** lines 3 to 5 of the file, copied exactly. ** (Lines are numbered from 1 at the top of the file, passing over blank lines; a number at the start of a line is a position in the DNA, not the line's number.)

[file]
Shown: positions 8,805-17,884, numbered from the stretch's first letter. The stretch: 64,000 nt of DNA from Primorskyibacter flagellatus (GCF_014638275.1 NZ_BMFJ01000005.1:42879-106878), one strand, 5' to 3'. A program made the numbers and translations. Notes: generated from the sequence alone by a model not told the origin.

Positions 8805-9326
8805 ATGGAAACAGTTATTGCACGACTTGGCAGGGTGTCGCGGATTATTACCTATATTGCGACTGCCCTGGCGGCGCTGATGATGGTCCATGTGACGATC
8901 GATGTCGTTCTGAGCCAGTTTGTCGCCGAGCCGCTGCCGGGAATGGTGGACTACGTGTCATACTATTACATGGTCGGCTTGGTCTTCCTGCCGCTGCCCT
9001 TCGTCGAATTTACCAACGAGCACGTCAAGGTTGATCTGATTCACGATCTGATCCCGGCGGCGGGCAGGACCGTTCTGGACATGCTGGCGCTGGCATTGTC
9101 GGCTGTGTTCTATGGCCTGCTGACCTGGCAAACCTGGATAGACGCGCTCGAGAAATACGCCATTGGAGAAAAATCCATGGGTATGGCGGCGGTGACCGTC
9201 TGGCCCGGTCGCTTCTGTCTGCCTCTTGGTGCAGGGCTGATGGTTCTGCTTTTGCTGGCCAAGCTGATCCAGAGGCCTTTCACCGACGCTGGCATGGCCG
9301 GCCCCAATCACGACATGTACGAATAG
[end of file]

8805 ATGGAAACAGTTATTGCACGACTTGGCAGGGTGTCGCGGATTATTACCTATATTGCGACTGCCCTGGCGGCGCTGATGATGGTCCATGTGACGATC
8901 GATGTCGTTCTGAGCCAGTTTGTCGCCGAGCCGCTGCCGGGAATGGTGGACTACGTGTCATACTATTACATGGTCGGCTTGGTCTTCCTGCCGCTGCCCT
9001 TCGTCGAATTTACCAACGAGCACGTCAAGGTTGATCTGATTCACGATCTGATCCCGGCGGCGGGCAGGACCGTTCTGGACATGCTGGCGCTGGCATTGTC